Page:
The detail of the issue is of course, that a kind of smorgasbord of nuclear war/nuclear weapons use risks exists, ranging from a possible 'splendid first strike' by the US against Pyongyang and NK missile installations, to a possible DPRK first strike against the US in which the DPRK seeks (maybe successfully) to disable US nuclear command and control, to a DPRK retaliatory strike (i.e. the 'splendid first strike fails to be 'splendid') in which US (and possibly Australian) cities are incinerated with tens of millions of casualties, up to scenarios that involve Chinese and Russian nuclear weapons. Once Chinese and Russian nuclear weapons are involved, things can escalate rapidly to a civilization-ending and possibly a species-ending, denouement involving a number of thousands of warheads, a body count in the billions, nuclear winter, and civilizational and ecological collapse.
Avoiding this kind of outcome is simply the most important priority that any human and certainly any parliamentarian could possibly have.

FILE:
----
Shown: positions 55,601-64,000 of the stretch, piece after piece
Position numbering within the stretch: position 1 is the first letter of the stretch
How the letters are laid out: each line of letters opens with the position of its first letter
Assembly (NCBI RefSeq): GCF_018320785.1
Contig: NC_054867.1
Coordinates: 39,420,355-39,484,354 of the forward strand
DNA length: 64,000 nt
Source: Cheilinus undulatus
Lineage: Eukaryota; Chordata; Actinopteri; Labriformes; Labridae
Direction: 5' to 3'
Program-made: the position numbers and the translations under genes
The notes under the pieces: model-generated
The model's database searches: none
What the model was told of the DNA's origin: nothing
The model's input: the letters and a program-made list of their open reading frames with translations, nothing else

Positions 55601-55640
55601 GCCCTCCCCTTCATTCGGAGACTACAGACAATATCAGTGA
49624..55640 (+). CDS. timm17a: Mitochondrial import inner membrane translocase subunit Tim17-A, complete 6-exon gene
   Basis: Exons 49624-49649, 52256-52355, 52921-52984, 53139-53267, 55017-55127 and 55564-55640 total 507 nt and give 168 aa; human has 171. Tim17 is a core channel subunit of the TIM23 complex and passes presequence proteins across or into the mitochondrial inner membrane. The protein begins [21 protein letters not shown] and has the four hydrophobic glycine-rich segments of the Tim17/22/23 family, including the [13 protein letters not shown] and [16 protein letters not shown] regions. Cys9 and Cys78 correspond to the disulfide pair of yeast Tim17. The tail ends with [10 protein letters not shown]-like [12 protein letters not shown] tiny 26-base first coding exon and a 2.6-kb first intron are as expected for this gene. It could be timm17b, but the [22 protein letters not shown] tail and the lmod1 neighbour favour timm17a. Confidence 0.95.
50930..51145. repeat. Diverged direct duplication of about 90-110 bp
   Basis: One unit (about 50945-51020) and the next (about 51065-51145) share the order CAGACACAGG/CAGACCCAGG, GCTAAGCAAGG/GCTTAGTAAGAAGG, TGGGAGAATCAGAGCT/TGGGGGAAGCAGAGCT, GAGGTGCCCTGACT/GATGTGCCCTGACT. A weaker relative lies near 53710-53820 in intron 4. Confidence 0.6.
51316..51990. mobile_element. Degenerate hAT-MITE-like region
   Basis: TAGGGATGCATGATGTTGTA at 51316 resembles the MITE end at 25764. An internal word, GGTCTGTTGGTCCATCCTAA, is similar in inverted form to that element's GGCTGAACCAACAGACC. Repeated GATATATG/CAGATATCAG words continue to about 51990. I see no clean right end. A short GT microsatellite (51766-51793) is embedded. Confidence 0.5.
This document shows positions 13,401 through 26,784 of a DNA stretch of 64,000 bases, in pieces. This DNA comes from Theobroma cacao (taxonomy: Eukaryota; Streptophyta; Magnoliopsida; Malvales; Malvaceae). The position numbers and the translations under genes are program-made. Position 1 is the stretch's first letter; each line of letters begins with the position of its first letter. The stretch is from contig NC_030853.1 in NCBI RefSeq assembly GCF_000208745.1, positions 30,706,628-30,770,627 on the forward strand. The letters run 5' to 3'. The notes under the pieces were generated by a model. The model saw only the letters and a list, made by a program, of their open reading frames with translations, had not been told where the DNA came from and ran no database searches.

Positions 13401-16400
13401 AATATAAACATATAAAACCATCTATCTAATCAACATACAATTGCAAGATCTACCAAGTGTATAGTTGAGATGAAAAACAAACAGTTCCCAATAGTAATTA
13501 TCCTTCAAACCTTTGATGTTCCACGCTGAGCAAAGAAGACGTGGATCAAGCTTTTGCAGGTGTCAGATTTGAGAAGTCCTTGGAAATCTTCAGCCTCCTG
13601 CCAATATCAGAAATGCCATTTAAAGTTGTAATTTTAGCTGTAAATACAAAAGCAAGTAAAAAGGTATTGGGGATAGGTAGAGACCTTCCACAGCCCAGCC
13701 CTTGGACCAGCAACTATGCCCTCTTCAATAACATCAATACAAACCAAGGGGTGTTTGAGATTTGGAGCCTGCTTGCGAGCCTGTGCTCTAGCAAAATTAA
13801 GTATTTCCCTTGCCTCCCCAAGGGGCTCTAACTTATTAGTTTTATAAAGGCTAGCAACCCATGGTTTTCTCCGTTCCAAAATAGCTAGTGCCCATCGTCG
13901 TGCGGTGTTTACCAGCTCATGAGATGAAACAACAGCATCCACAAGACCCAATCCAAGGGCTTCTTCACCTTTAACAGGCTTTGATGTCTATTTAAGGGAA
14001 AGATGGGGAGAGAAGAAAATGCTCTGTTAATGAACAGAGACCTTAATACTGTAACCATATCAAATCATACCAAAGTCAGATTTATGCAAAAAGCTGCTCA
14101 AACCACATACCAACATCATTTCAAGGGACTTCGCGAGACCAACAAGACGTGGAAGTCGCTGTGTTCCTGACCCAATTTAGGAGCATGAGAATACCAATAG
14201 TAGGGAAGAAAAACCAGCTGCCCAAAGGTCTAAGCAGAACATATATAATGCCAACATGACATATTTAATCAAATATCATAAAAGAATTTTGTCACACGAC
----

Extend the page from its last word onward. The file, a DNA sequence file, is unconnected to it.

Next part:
The single most vital thing (though not the only thing – there are other important actions we must take) – that Australia can do in this context of terrifyingly increased nuclear risks, would be to sign, ratify, and urge others to sign and ratify, the TPNW (Treaty for the Prohibition of Nuclear Weapons).
Doing so would send a powerful signal that we were no longer mindless extensions of the United States strategic system. That doubtless is the reason for the lack of support for this position coming from the current Government and from the bowels of DFAT.
Australia is currently committed to 'extended deterrence', which contradicts our stated goal of nuclear abolition. DFAT itself makes it clear that it is absolutely committed to extended deterrence.